Literature-loving Fisher has written novels herself – she wrote two romance books with her mother before she found fame as anorexic lesbian Shannon Reed on Home And Away. She has also written her own screenplays and recently teamed up with her mother again to write a thriller inspired by ‘those 1990s movies with female protagonists – like The Net with Sandra Bullock or Deceived with Goldie Hawn’.
Don’t expect it to see the light of day though. ‘There was a lot of laughing and gin and tonic involved,’ says Fisher. ‘It was really just for fun.’
I put my foot in it again by asking if working with Luhrmann has ‘raised the bar’ when it comes to choosing her future work. ‘I’d like to think I’ve endeavoured to keep the bar as high as I possibly could,’ she replies. ‘It’s about opportunity. I’ve taken time out to breed and you have to work your way back up. I’ve always tried to work with people who are better than me so I can learn and try to be the best actor I can be.’
She’s certainly done a large variety of work with high-profile performers – she’s written a comedy, Groupies, with Saturday Night Live star Amy Poehler, worked with Johnny Depp on Oscar-winning animated film Rango (‘He treats everyone so kindly and is incredibly funny and relaxed on set, even though he’s the biggest star there, he’s completely generous as a person’) and is about to work with her pal Jennifer Aniston on The Switch, an adaptation of an Elmore Leonard book.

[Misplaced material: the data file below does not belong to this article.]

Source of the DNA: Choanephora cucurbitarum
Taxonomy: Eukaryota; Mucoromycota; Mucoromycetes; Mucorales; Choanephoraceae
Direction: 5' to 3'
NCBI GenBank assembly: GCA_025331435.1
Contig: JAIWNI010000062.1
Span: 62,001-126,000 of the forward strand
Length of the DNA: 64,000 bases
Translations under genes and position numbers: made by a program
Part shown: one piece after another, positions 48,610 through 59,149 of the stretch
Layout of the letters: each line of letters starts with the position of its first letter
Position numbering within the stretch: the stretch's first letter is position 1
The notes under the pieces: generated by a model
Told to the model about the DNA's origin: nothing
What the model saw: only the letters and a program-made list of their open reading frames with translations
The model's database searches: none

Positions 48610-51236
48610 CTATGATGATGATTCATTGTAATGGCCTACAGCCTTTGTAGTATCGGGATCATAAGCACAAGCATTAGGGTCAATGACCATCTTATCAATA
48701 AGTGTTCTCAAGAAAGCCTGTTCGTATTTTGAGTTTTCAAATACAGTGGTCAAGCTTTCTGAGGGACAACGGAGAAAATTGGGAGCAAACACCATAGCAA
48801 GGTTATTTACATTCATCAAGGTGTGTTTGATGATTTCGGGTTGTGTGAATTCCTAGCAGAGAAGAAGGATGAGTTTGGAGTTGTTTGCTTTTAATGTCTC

While she’s had a busy year – she also appears in heist movie Now You See Me with Morgan Freeman – she says she chooses work to fit in around her family life, is ‘still in mum mode’ and has never been ‘pre-meditated’ about her career.
‘I’m surprised and gratified and utterly thrilled and appreciative of where I am now – I came from Home And Away,’ she laughs. ‘But what’s the point of having a career trajectory mapped out in your head? I’d rather enjoy the journey.’
Save The Children’s breastfeeding campaign – what is it about?
Save The Children’s latest campaign encourages women in the developing world to breastfeed. Researchers estimate 22 per cent of babies who die in their first month could have survived if they started breastfeeding in the first hour of life.
Donating 75p to the campaign can pay for equipment to clear a baby’s lungs of mucus, £14 pays for a course of antibiotics for a newborn with an infection and £63 can train a midwife.
Isla Fisher visited São Paulo in Brazil, which has halved its infant mortality rate since breastfeeding promotion began in 1981. Breast milk banks exist in every hospital where mothers who can breastfeed donate their milk to those who can’t.
‘I met a 20-year-old student who had a baby boy, was still studying at school, breastfed her own baby then pumped milk to donate to other mothers,’ says Fisher. ‘We don’t want to be inconvenienced by waiting in line for five minutes for a chai latte but here are women with new babies, who are dealing with cooking, cleaning, working, studying and still find time to donate milk to strangers. It’s a big deal and very humbling.’